Litchfield Park resident Robert Brink’s transplanted liver has improved his quality of life for more than seven years. However, the anti-rejection medication destroyed a kidney.
On May 8, his sister, Paula Wilson, will give her 67-year-old brother a kidney at the Mayo Clinic.
“Only 40% of my kidneys worked when I had my liver transplant,” said Brink, who has dialysis Tuesdays, Thursdays and Saturdays.
“The medication took seven and a half years to deteriorate what was left. I knew it was coming. It just creeped up quicker than I thought.”
When the time came, Brink said he scrambled for a live donor. Doctors recommended he start with his family to see if one of them is a match. His next steps would have been to try friends. If he would have had to resort to a cadaver transplant, he said he would have to wait about two to three years.
“I talked to my family, and my wife was going to donate,” he said. “Paula just happened to be the first match.”
Brink underwent a liver transplant in 2012 and had a near-death experience while waiting for the organ. When the liver was placed inside of him, doctors quickly realized it was infected. His body began deteriorating and doctors gave him 36 hours to live.
Miraculously, doctors found another liver and flew to California on a moment’s notice to intercept the organ. Brink’s new liver saved his life.
“It was a traumatic situation,” Brink said. “I was ready to go no matter what cards were dealt.”
This event inspired Brink to start his own nonprofit foundation, B for Life, whose mission is to educate people about the importance of organ donation. The company hopes to one day ease the fears of organ donation.
“People are afraid to sign up,” Brink said. “We’re not taking your heart or your liver now just because you signed up to be a donor. But when that time comes, you can help save a life somewhere down the road.”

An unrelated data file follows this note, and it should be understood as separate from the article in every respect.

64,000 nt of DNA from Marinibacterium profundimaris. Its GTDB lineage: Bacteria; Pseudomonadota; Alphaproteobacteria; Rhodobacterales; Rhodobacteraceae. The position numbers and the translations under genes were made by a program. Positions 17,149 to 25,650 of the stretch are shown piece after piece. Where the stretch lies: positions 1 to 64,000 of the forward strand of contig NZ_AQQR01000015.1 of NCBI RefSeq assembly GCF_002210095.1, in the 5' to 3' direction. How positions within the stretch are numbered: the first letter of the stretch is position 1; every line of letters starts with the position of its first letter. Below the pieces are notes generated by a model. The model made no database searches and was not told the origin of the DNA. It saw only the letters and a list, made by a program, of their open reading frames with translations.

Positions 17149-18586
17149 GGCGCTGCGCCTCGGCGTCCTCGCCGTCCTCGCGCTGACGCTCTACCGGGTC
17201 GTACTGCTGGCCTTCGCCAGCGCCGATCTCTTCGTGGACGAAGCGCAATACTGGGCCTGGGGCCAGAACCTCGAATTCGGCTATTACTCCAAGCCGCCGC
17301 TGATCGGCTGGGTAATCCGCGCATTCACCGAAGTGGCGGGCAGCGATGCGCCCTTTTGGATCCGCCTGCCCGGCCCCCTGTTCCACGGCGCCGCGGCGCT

According to the National Foundation for Transplants, 114,927 patients are on the transplant waiting list, of which 95% need a kidney or liver. About 650,000 Americans are facing end-stage renal disease, and 468,000 Americans are on dialysis. The average kidney recipient waits 679 days for a transplant, which costs $28,600.
Wilson didn’t think twice when Brink approached her about his need for a transplant.
“My brother needs to have a kidney to live,” said Wilson, whose husband, Russell, had a liver transplant as well, within months of Brink. “I wanted to help him. It’s as simple as that.
“I didn’t want him to spend one minute more on dialysis than he needed to. I’m pretty healthy and a good match for him.”
Nonprofit organizations like B for Life and the Transplant Games hope to combat the issues involving transplant by educating others. The Transplant Games also create community among the transplant patients and increase the number of donors. Brink’s ill health forced him to sit out of the Transplant Games of America last summer. This was his fourth time at the games.
“In the back of my mind, I knew the need for a transplant was coming,” he said. “Reality set in when I was at the Transplant Games in the summer. I couldn’t function. I was so out of shape and not feeling well at all. I spent two years fundraising to get there so I went anyway to support everybody else.
“I shouldn’t have gone.”
The next Transplant Games are in 2020 in New Jersey. To help the Arizona team get there, donate at transplantteamaz.org.
He appreciates Wilson’s efforts.
“It was a big decision on her part,” he said. “She has a family and kids. Words cannot express the feelings I have for her.”